Shanghai looks to follow in Hong Kong's footsteps
June 23, 1997
Web posted at: 8:45 p.m. EDT
From Correspondent Andrea Koppel
SHANGHAI, China (CNN) -- In the years before China's
Communist revolution in 1949, Shanghai was one of the premier
cities of Asia. But over the following decades, tables turned
and it was Hong Kong, not Shanghai, that surged ahead as a
world-class commercial center.
With an eye on the phenomenal success of Hong Kong, Shanghai
has been trying to remake itself in recent years as a Hong
Kong wannabe, with a vibrant port, an active stock exchange,
cheap labor and a booming local economy.
Now, with the July 1 handover of Hong Kong from Britain to
China just around the corner, one question on the minds of
many in Shanghai and abroad is how these two cities will
interact in the future. Will they be collaborators or
"Hong Kong and Shanghai will be China's most economically
important cities," predicts Zhao Qizheng, the vice mayor of
Shanghai. "It's like two street lights at different ends of a
road, each in charge of its own area. If both are lit, then
the road is very easy to travel."
"The [people of Shanghai] certainly have it in their minds
that they would like to regain that relative position between
Shanghai and Hong Kong," says John Crossman of the firm
Jardine Fleming Shanghai.
Since 1990, the local government in Shanghai and China's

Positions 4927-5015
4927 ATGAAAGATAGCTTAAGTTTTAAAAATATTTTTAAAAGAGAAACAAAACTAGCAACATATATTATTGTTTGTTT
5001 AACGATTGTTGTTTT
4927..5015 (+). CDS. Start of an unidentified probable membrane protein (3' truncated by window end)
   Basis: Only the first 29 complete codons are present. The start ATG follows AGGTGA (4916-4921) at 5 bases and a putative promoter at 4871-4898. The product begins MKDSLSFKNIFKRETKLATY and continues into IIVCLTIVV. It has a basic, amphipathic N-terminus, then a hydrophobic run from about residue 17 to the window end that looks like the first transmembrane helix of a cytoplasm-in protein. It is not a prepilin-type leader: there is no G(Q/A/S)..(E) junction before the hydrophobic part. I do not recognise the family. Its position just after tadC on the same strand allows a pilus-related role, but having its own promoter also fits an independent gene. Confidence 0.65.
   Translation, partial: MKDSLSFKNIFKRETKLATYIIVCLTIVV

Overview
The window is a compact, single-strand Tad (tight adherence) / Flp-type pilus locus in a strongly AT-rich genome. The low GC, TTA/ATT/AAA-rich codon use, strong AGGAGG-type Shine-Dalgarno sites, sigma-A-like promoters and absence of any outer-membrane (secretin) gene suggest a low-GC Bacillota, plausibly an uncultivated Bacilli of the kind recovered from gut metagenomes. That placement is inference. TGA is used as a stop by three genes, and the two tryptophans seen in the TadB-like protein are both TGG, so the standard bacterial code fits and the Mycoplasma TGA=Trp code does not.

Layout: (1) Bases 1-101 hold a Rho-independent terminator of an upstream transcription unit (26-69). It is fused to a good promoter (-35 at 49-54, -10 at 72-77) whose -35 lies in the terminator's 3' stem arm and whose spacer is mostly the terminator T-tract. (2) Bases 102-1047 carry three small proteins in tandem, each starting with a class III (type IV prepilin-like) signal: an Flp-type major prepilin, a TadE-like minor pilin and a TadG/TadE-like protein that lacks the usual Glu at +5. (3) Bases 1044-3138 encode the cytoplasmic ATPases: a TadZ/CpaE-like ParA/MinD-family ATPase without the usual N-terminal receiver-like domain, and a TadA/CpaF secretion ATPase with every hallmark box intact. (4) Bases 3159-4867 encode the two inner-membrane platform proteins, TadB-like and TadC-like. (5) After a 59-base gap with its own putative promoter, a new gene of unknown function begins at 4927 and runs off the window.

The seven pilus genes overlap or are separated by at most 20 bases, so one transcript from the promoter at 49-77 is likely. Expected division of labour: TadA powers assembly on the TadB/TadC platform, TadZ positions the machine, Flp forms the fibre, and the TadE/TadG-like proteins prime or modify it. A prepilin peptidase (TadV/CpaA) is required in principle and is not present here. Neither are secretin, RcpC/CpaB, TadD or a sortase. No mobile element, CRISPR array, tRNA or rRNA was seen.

central government have both been pumping money into a
special economic zone in east Shanghai. They've been
encouraging banks and businesses to move to the city in the
hopes that it will become, like Hong Kong, a regional hub of
Shanghai's infrastructure is among the best in China. That,
in turn, is attracting more and more overseas
investment -- the bulk of which, in a bit of irony, is coming
from and through Hong Kong.
"We inject more time and money into Shanghai," said Stephen
Yuen, a Hong Kong businessman. "We expect that the return
will be better. We see the future of Shanghai looking much
brighter than other cities in China."
Brighter, perhaps, but analysts say Shanghai won't eclipse
Hong Kong anytime soon. For now, Shanghai's greatest
assets -- its cheap labor, cheap land and lower cost of
living -- are not enough to challenge Hong Kong's strengths.
"Shanghai is a very heavy industrial city that in about five
to 10 years they're going to have to convert to a transport
city, a service city," says Crossman. "If they can do that,
then this place will take off."
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